Quantitative proteomics of heat-treated human cells show an across-the-board mild depletion of housekeeping proteins to massively accumulate few HSPs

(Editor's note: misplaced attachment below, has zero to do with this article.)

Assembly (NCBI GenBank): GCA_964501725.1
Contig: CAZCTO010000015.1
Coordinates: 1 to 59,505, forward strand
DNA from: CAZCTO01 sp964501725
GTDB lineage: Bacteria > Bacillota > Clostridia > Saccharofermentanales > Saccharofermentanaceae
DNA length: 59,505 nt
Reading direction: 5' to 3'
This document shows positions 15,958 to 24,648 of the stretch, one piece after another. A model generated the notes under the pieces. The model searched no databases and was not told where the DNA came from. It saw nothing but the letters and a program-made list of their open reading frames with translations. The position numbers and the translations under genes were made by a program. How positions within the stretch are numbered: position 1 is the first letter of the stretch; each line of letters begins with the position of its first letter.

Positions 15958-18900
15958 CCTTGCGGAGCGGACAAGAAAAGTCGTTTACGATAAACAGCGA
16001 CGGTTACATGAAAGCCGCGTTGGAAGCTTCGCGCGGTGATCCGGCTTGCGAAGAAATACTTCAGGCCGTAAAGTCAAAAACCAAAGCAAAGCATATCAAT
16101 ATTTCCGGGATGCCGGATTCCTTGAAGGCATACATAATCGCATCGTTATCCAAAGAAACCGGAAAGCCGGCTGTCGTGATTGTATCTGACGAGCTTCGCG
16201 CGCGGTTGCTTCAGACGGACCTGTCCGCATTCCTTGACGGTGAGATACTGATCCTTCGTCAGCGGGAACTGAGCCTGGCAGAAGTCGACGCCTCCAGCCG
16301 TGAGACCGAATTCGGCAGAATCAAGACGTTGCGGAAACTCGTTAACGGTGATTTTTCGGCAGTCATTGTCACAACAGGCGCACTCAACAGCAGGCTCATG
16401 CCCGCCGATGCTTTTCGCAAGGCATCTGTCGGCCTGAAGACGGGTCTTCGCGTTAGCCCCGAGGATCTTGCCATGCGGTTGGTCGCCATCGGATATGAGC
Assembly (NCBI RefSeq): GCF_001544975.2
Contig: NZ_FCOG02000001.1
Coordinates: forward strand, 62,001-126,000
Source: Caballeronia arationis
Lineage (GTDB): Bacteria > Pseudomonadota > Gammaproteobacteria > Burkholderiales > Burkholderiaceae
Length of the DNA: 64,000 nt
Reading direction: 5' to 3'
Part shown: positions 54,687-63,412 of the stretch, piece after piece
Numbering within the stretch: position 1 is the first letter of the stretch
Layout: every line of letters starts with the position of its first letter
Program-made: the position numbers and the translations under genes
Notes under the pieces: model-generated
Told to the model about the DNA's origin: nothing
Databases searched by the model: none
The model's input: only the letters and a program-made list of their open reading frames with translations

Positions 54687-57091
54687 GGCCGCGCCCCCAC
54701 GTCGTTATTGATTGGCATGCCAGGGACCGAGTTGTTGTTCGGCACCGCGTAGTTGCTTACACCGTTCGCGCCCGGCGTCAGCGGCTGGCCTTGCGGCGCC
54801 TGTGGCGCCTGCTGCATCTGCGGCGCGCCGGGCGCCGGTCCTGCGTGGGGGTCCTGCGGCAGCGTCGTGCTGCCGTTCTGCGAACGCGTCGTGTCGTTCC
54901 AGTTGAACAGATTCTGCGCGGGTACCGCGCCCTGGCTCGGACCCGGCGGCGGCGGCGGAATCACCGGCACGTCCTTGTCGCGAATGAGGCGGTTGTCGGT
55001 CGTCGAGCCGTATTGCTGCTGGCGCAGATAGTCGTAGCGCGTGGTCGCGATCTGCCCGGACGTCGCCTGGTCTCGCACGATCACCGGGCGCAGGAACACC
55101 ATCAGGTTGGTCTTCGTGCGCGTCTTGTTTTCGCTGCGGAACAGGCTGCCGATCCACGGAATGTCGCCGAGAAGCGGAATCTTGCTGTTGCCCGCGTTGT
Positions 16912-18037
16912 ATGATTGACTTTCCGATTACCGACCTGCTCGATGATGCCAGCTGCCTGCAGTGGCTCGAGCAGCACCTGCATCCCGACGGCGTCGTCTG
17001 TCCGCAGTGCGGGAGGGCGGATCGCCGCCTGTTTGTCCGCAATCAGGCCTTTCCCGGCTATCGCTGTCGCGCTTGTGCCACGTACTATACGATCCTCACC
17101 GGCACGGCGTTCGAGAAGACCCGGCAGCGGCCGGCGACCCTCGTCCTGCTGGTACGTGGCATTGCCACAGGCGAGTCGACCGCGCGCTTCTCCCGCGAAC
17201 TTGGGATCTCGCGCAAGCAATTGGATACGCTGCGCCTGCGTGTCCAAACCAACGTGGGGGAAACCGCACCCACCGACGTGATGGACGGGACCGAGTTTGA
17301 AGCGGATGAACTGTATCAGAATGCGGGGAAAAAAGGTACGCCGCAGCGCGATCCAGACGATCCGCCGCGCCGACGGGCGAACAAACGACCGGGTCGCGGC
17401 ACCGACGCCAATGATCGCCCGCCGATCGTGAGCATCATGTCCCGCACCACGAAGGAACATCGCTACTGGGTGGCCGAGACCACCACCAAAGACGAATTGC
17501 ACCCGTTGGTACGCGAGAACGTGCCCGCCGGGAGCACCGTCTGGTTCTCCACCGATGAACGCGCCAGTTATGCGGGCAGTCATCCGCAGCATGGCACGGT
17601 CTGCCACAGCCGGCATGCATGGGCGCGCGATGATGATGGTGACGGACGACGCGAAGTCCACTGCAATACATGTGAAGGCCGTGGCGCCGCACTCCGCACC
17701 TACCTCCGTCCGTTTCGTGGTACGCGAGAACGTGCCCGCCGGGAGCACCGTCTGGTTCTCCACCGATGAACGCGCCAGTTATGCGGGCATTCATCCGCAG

Classic semiquantitative proteomic methods have shown that all organisms respond to a mild heat shock by an apparent massive accumulation of a small set of proteins, named heat-shock proteins (HSPs) and a concomitant slowing down in the synthesis of the other proteins. Yet unexplained, the increased levels of HSP messenger RNAs (mRNAs) may exceed 100 times the ensuing relative levels of HSP proteins. We used here high-throughput quantitative proteomics and targeted mRNA quantification to estimate in human cell cultures the mass and copy numbers of the most abundant proteins that become significantly accumulated, depleted, or unchanged during and following 4 h at 41 degrees C, which we define as mild heat shock. This treatment caused a minor across-the-board mass loss in many housekeeping proteins, which was matched by a mass gain in a few HSPs, predominantly cytosolic HSPCs (HSP90s) and HSPA8 (HSC70). As the mRNAs of the heat-depleted proteins were not significantly degraded and less ribosomes were recruited by excess new HSP mRNAs, the mild depletion of the many housekeeping proteins during heat shock was attributed to their slower replenishment. This differential protein expression pattern was reproduced by isothermal treatments with Hsp90 inhibitors. Unexpectedly, heat-treated cells accumulated 55 times more new molecules of HSPA8 (HSC70) than of the acknowledged heat-inducible isoform HSPA1A (HSP70), implying that when expressed as net copy number differences, rather than as mere "fold change" ratios, new biologically relevant information can be extracted from quantitative proteomic data. Raw data are available via ProteomeXchange with identifier PXD001666.